His youngest, Regina, took full control last year.

But that’s getting ahead. So. We have a cult. We have authoritarianism. We have a world almost-but-not-quite stuck in the sixties. And we have a people that are compliant.

Well, most people.


Okay, nineteen ninety-three. Sam Morrison, Corielli visual arts student is not most people. She knows that something is wrong, but isn’t sure how, so she investigates, and while her memory is a little bit messed up, she makes it to the other side. She touches a light, and finds herself somewhere familiar, but not too much.

And so, let’s repeat:



My name? It's, uh. My name is Sam.
I'm eighteen years old.
The current president?
Oh, um. Yeah, yeah. I'm just--it's Bill Clinton, right?
Okay, cool, cool. And Gore is the Vice President? Cool. I think my brain's a little fuzzy.
I'm from--Violet Beach, Maryland. It's in--
Oh, I'm there? Neat. I think something's different. It's still October, right?
Cool. Nice.
Why aren't you talking to me? Why do you have cue cards?

(long beat)

It can't be that hard to explain. I'm not quarantined, or anything.


Or am I? Wait, are you--


Let's unpack that.

There is no one in the town records in our version of home named Sam Morrison, Samantha Morrison, Samira Morrison—no derivatives—

Well, except for one. Died of injury at age two in 1977, which adds up. That’s our girl. But her double—I can’t locate her double either.

Quick Robin aside: I feel very fancy right now. Sarah Koenig who? Let me take over Serial. Please.

Other quick Robin aside: the cat is on top of me right now. What a fella. I had to burn incense for a magic experiment earlier, and I guess he likes the smell? He’s a good boy.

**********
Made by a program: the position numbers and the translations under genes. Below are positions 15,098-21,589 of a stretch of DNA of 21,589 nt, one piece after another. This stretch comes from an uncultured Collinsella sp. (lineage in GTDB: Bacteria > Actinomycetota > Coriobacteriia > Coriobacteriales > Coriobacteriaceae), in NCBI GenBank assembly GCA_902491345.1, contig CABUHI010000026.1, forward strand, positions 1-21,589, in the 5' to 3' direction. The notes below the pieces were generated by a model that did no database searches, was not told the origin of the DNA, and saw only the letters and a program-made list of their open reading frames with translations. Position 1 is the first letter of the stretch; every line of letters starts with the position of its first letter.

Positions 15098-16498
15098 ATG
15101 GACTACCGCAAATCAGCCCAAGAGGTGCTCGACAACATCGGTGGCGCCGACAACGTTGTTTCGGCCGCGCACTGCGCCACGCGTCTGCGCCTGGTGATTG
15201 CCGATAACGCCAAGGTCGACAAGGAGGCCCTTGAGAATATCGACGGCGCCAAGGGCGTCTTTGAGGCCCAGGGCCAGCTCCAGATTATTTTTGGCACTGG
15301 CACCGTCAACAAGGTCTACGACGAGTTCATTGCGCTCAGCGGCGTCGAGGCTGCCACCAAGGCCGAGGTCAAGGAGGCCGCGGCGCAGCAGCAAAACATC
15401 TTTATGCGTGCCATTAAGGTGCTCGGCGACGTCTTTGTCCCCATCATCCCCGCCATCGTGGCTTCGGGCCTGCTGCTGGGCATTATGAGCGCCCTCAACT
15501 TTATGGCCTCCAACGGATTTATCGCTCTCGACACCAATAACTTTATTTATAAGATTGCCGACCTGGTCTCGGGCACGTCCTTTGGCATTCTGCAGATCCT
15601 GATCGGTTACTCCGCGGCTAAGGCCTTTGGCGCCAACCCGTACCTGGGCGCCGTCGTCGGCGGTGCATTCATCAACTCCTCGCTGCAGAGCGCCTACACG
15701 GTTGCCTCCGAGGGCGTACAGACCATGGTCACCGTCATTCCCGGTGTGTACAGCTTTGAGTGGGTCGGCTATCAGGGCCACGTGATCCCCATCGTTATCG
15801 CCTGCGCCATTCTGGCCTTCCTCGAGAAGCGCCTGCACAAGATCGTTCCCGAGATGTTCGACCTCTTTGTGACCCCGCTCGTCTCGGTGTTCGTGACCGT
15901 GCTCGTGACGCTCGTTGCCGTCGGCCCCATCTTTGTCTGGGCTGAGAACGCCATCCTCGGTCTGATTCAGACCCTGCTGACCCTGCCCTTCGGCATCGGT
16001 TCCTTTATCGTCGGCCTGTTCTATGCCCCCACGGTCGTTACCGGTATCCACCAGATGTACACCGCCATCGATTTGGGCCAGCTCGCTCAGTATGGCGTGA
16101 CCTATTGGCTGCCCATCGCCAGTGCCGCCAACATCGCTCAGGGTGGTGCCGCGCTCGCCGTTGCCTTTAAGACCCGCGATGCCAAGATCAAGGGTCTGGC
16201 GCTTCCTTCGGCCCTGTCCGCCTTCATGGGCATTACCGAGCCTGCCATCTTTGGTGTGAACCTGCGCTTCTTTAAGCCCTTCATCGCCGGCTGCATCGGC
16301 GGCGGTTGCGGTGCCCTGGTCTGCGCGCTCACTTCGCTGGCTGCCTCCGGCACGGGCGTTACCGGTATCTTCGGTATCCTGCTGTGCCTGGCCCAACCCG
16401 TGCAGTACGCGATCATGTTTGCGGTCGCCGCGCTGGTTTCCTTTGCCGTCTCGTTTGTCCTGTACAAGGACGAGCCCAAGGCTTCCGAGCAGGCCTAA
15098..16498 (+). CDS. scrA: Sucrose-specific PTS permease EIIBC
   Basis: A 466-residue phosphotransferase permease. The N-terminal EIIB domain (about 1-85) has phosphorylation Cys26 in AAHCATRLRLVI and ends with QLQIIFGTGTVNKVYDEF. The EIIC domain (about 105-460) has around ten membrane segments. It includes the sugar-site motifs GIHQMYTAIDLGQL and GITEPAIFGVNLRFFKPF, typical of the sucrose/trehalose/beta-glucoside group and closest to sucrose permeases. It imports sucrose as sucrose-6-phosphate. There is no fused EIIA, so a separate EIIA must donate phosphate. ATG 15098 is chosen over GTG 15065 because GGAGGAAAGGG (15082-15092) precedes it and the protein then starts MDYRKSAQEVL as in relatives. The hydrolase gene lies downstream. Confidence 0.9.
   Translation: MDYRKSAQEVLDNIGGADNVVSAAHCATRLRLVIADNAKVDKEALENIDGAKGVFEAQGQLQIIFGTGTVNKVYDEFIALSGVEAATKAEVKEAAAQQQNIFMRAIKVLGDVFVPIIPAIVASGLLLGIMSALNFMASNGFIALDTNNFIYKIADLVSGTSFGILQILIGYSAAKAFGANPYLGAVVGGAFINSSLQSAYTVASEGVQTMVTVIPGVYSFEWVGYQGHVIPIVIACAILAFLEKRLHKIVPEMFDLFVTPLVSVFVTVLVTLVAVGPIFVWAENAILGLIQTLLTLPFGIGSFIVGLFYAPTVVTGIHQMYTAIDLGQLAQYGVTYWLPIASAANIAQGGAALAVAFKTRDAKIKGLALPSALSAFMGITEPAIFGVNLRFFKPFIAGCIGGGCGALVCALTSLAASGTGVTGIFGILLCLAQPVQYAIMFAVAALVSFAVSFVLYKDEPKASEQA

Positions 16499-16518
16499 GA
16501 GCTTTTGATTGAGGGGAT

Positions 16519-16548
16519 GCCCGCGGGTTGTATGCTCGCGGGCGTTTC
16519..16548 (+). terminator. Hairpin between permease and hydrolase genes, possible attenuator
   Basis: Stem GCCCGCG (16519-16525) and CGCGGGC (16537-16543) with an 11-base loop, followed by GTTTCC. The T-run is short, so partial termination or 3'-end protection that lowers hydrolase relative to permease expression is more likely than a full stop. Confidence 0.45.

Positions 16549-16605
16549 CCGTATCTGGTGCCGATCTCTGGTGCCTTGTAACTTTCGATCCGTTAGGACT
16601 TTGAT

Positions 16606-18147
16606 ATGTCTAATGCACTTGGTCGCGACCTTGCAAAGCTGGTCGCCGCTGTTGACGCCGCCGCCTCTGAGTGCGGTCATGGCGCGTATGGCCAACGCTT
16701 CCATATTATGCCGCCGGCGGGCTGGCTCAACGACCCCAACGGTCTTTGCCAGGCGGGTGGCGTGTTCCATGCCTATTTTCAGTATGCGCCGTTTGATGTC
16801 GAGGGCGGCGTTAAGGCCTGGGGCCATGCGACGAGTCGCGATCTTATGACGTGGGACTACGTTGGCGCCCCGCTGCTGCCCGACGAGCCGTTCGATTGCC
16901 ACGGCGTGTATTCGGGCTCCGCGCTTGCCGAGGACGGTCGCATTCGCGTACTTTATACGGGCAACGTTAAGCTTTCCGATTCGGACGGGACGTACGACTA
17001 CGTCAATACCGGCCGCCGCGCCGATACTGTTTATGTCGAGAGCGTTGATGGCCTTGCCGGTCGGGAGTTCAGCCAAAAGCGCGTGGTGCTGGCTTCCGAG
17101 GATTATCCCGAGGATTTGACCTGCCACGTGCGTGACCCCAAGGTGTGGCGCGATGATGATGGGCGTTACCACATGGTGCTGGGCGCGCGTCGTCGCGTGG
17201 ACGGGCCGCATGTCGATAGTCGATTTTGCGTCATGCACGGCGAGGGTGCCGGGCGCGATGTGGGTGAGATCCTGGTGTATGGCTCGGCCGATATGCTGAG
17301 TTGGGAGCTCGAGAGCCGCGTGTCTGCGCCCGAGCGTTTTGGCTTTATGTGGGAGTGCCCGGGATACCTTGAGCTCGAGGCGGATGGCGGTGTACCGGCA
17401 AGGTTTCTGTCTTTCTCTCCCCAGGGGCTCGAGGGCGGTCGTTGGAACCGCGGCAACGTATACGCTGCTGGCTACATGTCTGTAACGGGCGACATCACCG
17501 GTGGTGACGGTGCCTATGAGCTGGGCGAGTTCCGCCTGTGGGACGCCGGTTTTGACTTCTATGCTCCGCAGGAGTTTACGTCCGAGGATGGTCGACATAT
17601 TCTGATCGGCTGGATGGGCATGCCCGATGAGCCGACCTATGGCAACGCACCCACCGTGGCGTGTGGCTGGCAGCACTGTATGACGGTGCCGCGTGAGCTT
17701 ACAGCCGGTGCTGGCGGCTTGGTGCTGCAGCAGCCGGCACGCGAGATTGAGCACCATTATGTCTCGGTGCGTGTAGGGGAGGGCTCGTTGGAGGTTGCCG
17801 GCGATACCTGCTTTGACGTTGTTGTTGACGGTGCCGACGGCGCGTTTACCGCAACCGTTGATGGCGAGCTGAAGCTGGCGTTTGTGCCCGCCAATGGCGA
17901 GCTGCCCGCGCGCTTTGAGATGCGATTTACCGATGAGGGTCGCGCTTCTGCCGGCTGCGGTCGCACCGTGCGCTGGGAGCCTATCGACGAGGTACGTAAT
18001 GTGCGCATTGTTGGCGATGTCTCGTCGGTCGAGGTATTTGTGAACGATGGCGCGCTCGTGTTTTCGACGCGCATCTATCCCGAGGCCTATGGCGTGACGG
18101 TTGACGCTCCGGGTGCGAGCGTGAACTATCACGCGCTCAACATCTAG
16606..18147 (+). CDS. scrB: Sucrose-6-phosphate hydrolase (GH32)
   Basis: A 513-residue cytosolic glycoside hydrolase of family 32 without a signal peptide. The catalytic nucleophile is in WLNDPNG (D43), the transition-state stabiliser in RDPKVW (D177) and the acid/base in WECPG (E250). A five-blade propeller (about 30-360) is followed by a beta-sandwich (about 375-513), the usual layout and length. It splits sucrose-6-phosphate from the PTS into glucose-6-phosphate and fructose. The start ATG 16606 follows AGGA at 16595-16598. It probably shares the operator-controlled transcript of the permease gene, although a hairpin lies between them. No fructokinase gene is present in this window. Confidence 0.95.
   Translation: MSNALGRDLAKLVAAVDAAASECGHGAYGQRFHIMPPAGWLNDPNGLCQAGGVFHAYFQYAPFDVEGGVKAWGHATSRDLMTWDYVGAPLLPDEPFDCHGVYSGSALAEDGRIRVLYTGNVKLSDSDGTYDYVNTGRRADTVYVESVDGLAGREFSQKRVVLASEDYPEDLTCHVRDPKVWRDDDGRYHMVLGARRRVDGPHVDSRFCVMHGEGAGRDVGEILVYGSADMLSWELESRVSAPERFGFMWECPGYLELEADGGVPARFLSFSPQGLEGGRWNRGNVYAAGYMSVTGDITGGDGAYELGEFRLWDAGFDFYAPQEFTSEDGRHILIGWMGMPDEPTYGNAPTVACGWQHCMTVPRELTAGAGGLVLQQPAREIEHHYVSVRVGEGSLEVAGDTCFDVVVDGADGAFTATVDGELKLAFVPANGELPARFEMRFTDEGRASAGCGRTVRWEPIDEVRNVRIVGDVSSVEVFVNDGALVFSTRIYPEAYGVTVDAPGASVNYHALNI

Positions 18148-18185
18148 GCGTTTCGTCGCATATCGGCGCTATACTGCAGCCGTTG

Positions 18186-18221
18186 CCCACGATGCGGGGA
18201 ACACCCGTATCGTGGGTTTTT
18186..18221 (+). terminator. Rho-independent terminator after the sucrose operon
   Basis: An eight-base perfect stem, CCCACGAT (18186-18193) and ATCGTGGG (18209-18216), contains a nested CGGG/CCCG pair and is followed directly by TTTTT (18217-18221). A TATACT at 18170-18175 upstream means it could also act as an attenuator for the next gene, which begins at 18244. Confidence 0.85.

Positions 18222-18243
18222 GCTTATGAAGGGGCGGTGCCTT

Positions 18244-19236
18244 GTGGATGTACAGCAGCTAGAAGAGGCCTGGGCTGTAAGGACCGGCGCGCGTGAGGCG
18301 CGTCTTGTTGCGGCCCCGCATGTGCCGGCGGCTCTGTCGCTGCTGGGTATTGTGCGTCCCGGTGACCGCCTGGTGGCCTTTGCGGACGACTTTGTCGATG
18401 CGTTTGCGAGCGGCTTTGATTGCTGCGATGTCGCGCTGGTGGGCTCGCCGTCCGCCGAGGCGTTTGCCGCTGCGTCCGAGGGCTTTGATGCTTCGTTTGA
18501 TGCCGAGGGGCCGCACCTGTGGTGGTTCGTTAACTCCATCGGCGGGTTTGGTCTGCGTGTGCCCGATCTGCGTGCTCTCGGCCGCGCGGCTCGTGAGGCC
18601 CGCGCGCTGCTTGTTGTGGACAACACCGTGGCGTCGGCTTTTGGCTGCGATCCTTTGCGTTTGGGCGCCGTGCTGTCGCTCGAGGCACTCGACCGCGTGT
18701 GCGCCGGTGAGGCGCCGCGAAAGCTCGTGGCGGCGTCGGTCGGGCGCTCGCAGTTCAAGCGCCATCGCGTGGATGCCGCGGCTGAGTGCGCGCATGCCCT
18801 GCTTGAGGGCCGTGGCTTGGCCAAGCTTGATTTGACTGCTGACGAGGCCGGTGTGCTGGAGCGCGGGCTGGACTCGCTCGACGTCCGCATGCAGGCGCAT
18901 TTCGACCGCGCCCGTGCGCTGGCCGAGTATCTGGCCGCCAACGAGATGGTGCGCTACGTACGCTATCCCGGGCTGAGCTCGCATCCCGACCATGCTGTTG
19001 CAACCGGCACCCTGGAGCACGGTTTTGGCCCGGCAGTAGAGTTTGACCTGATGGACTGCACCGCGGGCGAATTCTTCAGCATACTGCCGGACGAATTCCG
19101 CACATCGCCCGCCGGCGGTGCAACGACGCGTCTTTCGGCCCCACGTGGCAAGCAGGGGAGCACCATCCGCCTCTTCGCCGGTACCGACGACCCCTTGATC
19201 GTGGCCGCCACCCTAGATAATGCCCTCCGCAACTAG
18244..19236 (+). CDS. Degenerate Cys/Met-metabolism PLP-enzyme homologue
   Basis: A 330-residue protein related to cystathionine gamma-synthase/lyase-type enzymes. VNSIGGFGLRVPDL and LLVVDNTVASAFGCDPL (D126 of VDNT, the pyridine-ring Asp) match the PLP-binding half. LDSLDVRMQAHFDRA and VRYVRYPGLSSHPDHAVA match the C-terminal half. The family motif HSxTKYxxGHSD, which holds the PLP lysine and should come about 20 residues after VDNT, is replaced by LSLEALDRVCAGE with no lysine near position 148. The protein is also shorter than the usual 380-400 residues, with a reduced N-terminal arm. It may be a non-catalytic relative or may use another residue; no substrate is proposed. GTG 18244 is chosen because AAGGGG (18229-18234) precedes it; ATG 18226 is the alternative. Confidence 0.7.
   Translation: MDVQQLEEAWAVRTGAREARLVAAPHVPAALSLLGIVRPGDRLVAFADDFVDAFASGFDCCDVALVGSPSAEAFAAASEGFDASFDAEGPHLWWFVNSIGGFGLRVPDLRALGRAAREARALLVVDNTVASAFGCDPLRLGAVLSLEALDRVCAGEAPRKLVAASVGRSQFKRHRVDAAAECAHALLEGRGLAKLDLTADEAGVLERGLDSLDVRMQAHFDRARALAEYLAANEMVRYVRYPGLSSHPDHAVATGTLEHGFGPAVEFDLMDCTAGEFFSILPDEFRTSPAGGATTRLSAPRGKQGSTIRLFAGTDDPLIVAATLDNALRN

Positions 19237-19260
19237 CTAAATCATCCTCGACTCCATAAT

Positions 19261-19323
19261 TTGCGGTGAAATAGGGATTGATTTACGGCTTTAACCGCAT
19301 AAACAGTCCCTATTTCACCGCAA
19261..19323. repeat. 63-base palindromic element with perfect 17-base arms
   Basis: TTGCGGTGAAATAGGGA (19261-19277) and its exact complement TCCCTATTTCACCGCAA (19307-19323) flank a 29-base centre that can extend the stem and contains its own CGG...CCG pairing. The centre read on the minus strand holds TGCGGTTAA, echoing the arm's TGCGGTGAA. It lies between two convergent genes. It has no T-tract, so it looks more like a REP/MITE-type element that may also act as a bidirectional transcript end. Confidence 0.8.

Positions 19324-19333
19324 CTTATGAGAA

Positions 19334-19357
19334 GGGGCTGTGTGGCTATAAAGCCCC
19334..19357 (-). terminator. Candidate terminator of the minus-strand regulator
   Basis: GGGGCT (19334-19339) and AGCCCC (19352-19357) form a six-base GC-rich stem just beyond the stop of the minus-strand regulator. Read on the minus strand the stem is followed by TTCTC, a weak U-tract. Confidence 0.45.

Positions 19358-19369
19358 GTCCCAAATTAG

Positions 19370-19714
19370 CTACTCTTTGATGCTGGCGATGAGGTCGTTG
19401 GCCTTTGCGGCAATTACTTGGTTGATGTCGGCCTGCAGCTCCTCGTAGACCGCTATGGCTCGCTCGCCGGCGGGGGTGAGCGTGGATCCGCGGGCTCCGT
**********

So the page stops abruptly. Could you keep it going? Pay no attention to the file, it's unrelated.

Anyway. Sam. On Twitter, there’s an artist named Sam Morrison, born in 1975, based in Austin, Texas. She posts a lot about cults. She also posts a lot about her brother-in-law’s podcast and her eight year-old son. She says she’s “Maryland-born, but not too crabby,” which is very fun of her, if I may editorialize. I might steal that.

But that’s our girl. I know it.

I found the recording with, uh. Magic stuff. Mind manipulation. Which is terrible and unethical and gross, but also, it was toward a bad person, so I’m justifying it in my brain.

Anyway. Back to literary-self.

Sam Morrison was the first and last person to cross over until January, 2018. And—well—we know what comes after that.

Mae Babson was born to Corielli’s fifth son, Stephen, and his then-girlfriend Roxanne Babson.

They did not marry. AJ, I believe that you’ve called Mae a bastard as a joke—you weren’t wholly wrong.

But hey, I’m a bastard too. Born out of wedlock, baby. Solidarity, eh, Mae?

She didn’t like her father’s family—she didn’t like what they’d done at all. And her family knew that. They knew that she couldn’t be trusted.

So they took information from her. Took knowledge. They didn’t take enough to keep her not-dangerous, but they took enough of her to make her difficult to use against them.

That’s what other me said, at least.

Other me, she’s awful. I won’t get into it. I don’t want to get into it.

She treated Mae like—like a thing. And I don’t like that. I don’t want to think about it.

Mae, holes in her memory and terrified, found the same light that Sam did twenty-five years before, and she touched it. She touched it, and on New Year’s Day, she found herself somewhere new.

And, see, that light—that crossing between worlds—it hit the people her mind told her mattered.


So, uh, cool paradox.

That's a bad ending. I’m bad at endings. I can't write endings without worrying about it.

People followed her. They got subtler, but then, they exploded.

We know what happened.

I don’t know what to say about it. We know what happened, and we didn’t stop anything. We know what happened well enough, and we documented it to the best of—not best of. To the mediocre-est of our abilities.




I got a twitter DM from Sam Morrison.